Mortgage Monday Myths: You Need a Down Payment

August 29, 2011

Mortgage Monday

If you know me well, you know that I get a kick out of alliterations (especially when it comes to titles and categories like “Mortgage Monday“) – how could I resist a triple-alliteration with “Mortgage Monday Myths” right?   The world of mortgage is filled with mis-information, mis-conceptions and myths (more alliteration – woohoo! ;)), so every once in a while I’m going to address some of those myths here on the BarrieRealEstateTalk blog.

This week we’ll take a look at what most first-time home buyers probably consider the biggest road block to buying their first home: saving up for a down payment.

Mortgage Monday Myth #1: You need to have a down payment.

While a down payment of at least 5% will help you get the best rates and options for your mortgage, there are still some lenders that will provide “cash back” mortgages that essentially allow you to buy your first home with very little money saved.  I don’t recommend a cash back mortgage to many first-time home buyers, but for those that want to get into the house market while rates are so low, sometimes a cash back mortgage is a great way for responsible people to get their foot in the door of home ownership.

That all being said, there are some caveats to keep in mind.  Some cash back mortgages require you to actually have a 5% down payment saved, but the cash back can be used for closing costs and other initial expenses (new furniture, lawyer fees, taxes, etc), whereas others will permit you to use the cash back to actually cover the down payment.  The cash back is “given” at the time of closing (when you actually move into the house, not when you sign the paperwork).

In addition (and this is the big one in my opinion), if you need to terminate the mortgage loan before the (usually 5-year) term has matured, the lender will “grab back” a percentage of the cash back you received up front.  For example, if you took out a $250,000 mortgage and received a 5% cash back for your down payment ($12,500), but broke the mortgage 2 years early, you’d owe $5,000 back to the lender (on top of a bunch of other fees) for 40% (the 2 years you didn’t complete of the 5-year term) – yuck!  It’s a little confusing, I know.  But basically, if you do a cash back mortgage, you’ve got to be pretty sure you’re not going to break that mortgage before the term is up.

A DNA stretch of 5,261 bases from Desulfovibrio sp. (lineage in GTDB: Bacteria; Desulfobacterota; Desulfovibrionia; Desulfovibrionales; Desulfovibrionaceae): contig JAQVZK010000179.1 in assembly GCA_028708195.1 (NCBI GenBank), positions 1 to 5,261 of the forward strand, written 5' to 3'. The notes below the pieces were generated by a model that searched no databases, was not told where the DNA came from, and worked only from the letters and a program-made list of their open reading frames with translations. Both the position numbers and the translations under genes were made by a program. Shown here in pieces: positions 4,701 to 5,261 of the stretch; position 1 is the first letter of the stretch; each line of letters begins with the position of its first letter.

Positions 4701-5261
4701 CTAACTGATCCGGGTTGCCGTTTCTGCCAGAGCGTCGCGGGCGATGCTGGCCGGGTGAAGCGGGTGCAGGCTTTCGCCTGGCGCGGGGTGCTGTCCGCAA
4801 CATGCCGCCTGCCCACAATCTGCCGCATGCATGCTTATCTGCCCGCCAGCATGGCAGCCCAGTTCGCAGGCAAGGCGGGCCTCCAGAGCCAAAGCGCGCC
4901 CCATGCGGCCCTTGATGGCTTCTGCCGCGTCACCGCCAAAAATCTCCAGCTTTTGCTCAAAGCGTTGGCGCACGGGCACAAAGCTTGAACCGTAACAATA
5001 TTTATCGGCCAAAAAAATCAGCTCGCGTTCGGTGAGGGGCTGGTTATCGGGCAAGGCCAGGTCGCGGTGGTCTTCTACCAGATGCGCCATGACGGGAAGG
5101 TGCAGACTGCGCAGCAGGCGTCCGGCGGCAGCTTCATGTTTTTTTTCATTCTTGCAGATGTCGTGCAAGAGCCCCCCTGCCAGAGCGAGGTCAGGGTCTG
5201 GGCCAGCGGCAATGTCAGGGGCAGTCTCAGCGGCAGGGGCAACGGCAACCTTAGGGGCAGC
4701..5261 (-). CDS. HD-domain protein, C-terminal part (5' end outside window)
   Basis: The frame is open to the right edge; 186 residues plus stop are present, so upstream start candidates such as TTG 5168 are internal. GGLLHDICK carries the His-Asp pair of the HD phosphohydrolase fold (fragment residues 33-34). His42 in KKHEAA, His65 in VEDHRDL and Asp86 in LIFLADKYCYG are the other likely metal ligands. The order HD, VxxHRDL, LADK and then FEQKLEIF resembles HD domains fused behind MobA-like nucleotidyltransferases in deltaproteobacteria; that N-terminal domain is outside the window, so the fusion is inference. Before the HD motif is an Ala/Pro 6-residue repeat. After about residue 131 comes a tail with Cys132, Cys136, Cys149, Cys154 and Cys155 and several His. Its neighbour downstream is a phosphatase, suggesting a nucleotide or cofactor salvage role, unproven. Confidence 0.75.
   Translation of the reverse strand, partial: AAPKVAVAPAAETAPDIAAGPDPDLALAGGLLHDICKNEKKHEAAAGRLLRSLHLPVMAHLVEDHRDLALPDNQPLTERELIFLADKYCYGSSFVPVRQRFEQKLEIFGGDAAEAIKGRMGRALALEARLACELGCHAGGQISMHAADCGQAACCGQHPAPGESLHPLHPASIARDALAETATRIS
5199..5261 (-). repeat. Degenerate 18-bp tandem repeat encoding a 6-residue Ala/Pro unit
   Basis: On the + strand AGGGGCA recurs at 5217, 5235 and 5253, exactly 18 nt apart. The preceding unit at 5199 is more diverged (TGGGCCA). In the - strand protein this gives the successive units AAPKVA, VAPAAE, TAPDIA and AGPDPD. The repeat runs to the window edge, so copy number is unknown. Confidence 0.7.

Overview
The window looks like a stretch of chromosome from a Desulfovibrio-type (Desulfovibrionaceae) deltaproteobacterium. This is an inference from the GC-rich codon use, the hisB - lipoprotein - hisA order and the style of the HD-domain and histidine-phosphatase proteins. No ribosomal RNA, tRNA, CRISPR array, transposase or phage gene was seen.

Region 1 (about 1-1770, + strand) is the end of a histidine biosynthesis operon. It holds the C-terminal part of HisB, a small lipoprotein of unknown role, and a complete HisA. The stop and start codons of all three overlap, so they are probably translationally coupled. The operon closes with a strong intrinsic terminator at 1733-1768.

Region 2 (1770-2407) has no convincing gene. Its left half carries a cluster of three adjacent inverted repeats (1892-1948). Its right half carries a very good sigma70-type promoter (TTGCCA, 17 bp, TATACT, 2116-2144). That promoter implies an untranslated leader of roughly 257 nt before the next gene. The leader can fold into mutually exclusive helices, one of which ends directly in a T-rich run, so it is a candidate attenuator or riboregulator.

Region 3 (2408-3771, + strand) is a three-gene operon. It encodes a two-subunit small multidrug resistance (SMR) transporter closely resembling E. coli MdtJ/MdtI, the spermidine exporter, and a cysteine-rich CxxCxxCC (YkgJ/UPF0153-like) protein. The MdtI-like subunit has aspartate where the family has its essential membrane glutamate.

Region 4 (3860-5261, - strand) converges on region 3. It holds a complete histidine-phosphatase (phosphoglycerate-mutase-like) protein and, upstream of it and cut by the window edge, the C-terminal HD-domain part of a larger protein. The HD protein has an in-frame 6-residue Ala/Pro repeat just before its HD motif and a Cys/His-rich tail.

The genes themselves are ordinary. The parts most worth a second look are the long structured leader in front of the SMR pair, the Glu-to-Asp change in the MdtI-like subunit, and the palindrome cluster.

Of course, the most obvious downside to the cash back mortgage is that you’ll end up paying higher interest rates than you could get if you came up with the down payment on your own (you’re not just going to get the cash back for free, you know!). 😉  Usually the lender will charge “posted rates” (the rates openly advertised by the banks) for a cash back mortgage, versus the “best rate” you could get through a mortgage broker.  Over the term of your mortgage, this could end up costing you thousands of dollars (but that has to be compared to the money/equity lost of renting instead of buying, of course).

In reality, you can still purchase a home with very little down payment, but you’ll end up paying more for not having one, and it could end up costing you even more down the road if you need to break the mortgage.  Not everyone will qualify for a cash back mortgage, but don’t let not having a down payment stop you from trying to purchase your first home.  The cash back mortgage may just be the solution you’re looking for.


Myth Busted: You don’t need a down payment.

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About Tim

Tim is a mortgage agent in Barrie who specializes in helping first-time home buyers. He works with a variety of lenders and can help customize a mortgage with the best rates & options that fit the needs of each customer.

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